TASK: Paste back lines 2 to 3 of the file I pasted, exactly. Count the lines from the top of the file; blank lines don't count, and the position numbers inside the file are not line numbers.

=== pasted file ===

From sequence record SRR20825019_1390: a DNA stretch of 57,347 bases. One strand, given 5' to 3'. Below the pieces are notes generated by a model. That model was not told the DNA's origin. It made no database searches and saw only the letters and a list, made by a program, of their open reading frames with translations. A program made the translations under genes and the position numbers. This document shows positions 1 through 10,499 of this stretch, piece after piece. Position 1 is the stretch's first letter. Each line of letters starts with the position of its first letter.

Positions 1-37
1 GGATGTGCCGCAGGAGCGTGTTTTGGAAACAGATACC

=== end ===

Positions 1-37
1 GGATGTGCCGCAGGAGCGTGTTTTGGAAACAGATACC